Looking back over the year

Cathy Brownfield

We are on the other side of the Deep Freeze of December 2022. We are ready to close the book that was written over the year. And do you remember Y2K and the fear that the world was coming to an end? How much has changed in the last quarter of a century!


But babies continue to be born. Children still go to school to learn. Everyone continues on their life journeys including loving old friends, making new ones and making plans for the future as they also live in the moment. This seems like a good opportunity to review the information, the outreach to readers who come to this place week after week. Sometimes we share difficult topics. Life does get ugly sometimes, but, one way or another, things work out in the end.

Fentanyl issues are still issues, as is teen suicide. How can we help to guide youth through the crises they face to the other side of their current problems to the time when the sun begins to shine again? How can we give them hope that these things that are so challenging to them also will pass?

New risks were reported late in 2021. We reported some of them to you, like para-fluorofentanyl dangers.

Teen dating violence continues to occur. Healthy relationships are important to a person’s well-being. Trust, honesty, respect, equality and compromise are essential qualities in a good relationship.


Video-gaming, opioid misuse still impacts our community and there are concerns about gambling as Ohio legalizes sports gambling beginning at midnight Jan. 1. Alcohol and marijuana misuse affect highway safety for everyone.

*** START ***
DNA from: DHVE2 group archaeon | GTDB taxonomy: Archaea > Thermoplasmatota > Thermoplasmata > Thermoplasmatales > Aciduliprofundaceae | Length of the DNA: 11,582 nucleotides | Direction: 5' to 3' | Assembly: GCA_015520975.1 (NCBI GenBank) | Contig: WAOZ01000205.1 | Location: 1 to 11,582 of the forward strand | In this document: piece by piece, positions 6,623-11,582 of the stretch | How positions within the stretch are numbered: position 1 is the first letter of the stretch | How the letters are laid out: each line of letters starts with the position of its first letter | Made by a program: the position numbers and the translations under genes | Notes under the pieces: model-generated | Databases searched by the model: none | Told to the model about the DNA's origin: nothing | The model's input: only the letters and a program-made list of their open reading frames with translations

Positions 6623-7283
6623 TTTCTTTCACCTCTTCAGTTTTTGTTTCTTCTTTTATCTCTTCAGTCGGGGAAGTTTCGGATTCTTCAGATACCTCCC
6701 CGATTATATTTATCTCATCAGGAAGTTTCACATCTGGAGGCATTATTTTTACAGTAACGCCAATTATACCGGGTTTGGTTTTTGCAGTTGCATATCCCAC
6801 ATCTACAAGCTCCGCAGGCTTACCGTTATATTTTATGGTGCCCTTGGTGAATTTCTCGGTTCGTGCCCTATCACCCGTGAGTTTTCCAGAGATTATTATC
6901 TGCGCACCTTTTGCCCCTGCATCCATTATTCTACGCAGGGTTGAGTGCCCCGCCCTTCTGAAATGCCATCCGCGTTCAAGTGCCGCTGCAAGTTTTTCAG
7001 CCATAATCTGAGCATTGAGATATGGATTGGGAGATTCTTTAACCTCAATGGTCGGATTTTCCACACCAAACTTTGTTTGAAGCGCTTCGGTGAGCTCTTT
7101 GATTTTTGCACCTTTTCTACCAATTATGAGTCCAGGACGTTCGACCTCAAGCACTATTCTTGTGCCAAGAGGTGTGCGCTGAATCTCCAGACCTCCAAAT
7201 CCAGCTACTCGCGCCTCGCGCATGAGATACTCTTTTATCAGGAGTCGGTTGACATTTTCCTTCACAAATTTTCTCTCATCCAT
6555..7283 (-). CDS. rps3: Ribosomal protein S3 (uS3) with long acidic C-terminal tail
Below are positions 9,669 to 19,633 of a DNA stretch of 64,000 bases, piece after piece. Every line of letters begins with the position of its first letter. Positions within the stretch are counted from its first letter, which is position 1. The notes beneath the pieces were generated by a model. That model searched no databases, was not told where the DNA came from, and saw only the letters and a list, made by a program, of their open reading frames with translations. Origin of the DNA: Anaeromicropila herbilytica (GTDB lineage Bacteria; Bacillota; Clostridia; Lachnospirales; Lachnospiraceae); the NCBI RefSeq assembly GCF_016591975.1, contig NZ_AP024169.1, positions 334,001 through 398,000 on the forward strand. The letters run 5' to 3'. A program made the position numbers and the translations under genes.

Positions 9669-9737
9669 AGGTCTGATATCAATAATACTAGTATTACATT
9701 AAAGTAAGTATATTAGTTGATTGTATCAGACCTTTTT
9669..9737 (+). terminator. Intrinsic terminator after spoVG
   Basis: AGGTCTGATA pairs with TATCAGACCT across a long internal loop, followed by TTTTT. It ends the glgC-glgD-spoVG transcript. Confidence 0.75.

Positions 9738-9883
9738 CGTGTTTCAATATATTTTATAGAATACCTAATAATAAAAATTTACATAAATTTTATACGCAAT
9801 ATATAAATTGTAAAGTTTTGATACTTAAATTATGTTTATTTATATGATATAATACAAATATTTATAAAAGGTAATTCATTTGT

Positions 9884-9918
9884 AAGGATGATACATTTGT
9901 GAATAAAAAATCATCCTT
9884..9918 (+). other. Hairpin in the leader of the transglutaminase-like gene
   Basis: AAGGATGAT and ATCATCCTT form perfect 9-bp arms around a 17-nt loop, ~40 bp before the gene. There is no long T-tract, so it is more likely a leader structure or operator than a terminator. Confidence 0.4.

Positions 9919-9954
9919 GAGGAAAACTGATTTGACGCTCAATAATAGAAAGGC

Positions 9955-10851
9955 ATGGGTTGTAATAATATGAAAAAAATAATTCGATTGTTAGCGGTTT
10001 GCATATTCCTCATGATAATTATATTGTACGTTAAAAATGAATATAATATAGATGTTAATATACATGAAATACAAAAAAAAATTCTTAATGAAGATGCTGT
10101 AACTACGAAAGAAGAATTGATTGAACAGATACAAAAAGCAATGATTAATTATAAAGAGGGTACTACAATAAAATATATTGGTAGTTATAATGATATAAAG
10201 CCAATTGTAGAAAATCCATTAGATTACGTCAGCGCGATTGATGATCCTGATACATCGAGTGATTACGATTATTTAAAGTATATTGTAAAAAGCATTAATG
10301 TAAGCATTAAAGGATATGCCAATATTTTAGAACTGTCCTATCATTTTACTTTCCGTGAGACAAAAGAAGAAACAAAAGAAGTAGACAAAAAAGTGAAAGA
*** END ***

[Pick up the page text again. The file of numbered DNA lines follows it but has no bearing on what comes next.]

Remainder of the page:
Deaths of despair became a term as society has struggled with significant loss of hope that has been attributed by some sources to be related to the decline of religion and the inability to find meaning of life. Everyone needs something to believe in, something solid, the same yesterday, today and tomorrow. The loss of life brings such grief to the loved ones left behind.

Bullying, adverse childhood experiences (ACEs) fetal alcohol spectrum disorder, stress in adolescents, vaping, the pandemic have contributed to the unease everyone feels. But all is not as hopeless. FRC has shared how important the job of parenting is, and how to add to the parenting skills toolbox. We have urged readers to develop the best potential – be the best that you can be. Nobody can demand more than your best. We have offered information about Alzheimer’s that affects everyone in the family.

FRC has utilized this precious space to speak of prevention – substance misuse, child abuse and neglect, suicide. We have talked with you about life purpose, emotional bank accounts, positive-thinking and self-care.

This year has taught everyone a lot about life. We also have learned how important it is to be connected to each other in positive ways – and sometimes through hardships – so we can continue to put one foot in front of the other.

You can find the archive of articles at the FRC website, familyrecovery.org, and at the FRC page at Facebook.

May you have a wonderful adventure to secure your well-being in 2023.

For more information about Family Recovery Center’s programs and services for substance abuse and related behavioral issues, contact the agency at 964 N. Market St., Lisbon; phone, 330-424-1468; or email info@familyrecovery.org. Visit the website at familyrecovery.org. You can find Family Recovery Center at Facebook. FRC is funded in part by the Columbiana County Mental Health and Recovery Services Board.